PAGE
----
Originally posted by Diane C. Lade on Courier-Journal
There are far more pay-to-publish options today, including on-demand printing that lets customers order one book at a time. Local libraries now are more likely to place donated copies on their shelves, given that self-published works like the erotic “Fifty Shades of Grey” have turned into blockbusters.
Plus, thanks to advanced technology, authors can birth a book for less than the price of a weekend getaway.
“You can be a big shot for a few hundred dollars,” joked Robert Levinson, 87, a senior development officer at Lynn University in Boca Raton, Fla., who previously was CEO of the nation’s largest steel door manufacturing firm.
He and “permanent fiance” Zelda Luxenberg, whom he met three years ago in the luxury Delray Beach, Fla., retirement community where they both became widowed, paid $1,000 to bring their “he said-she said” love story to literary life.
So far, with about 500 print and electronic copies of their book “Full Circle” being sold or gifted to friends and family, they haven’t come close to recouping their investment. But it doesn’t really matter. Their goal, the couple said, was to inspire their peers with the idea that romance and happiness are ageless.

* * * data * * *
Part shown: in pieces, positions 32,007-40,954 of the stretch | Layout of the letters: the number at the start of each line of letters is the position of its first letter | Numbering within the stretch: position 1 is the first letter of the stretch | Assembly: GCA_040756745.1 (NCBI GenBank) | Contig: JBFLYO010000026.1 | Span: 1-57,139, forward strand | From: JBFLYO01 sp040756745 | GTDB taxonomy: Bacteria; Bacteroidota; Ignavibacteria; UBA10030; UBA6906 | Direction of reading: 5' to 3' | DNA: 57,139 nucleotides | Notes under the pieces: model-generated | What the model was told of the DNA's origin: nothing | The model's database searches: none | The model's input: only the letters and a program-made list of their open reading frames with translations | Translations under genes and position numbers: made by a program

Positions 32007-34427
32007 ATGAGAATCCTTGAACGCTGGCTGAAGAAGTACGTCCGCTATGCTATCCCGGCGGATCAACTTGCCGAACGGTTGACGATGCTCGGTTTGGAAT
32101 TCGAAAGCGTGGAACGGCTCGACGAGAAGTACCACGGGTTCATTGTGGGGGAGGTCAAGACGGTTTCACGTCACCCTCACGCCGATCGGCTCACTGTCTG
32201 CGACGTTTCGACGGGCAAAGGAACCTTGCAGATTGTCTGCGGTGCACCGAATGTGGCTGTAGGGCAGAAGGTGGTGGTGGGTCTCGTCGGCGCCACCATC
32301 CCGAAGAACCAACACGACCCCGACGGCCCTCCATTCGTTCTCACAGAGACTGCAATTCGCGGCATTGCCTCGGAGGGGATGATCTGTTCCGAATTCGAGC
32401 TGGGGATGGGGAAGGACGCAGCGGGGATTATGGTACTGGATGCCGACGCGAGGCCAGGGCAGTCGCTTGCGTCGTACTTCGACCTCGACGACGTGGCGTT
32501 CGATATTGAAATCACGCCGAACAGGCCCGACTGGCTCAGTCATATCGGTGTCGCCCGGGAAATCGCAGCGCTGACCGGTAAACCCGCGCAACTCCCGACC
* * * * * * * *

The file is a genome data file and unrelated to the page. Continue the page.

Plus there’s nothing like feeling the weight of bound pages in your hands to make you feel like you’ve accomplished something. “To see your name on a book cover? I wish my parents were alive,” Luxenberg said.
Recent research by Bowker, the world’s largest information provider for the publishing industry and libraries, show book self-publishing has taken off, growing by 287 percent from 2006 to 2011. In 2011, according to Bowker data, the 148,424 self-published print books comprised 43 percent of that year’s traditional print output.
- Senior authors embrace self-publishing (triblive.com)
- Self-Publishing Sees Triple-Digit Growth Since 2006 (selfpubadvocate.wordpress.com)
- Decent Hill Publishers to Offer Self-Publishing Services to Authors and Writers (prweb.com)